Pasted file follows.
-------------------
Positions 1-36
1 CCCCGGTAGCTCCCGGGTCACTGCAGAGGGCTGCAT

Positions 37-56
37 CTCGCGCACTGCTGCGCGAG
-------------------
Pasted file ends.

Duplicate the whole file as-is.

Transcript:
Positions 1-36
1 CCCCGGTAGCTCCCGGGTCACTGCAGAGGGCTGCAT

Positions 37-56
37 CTCGCGCACTGCTGCGCGAG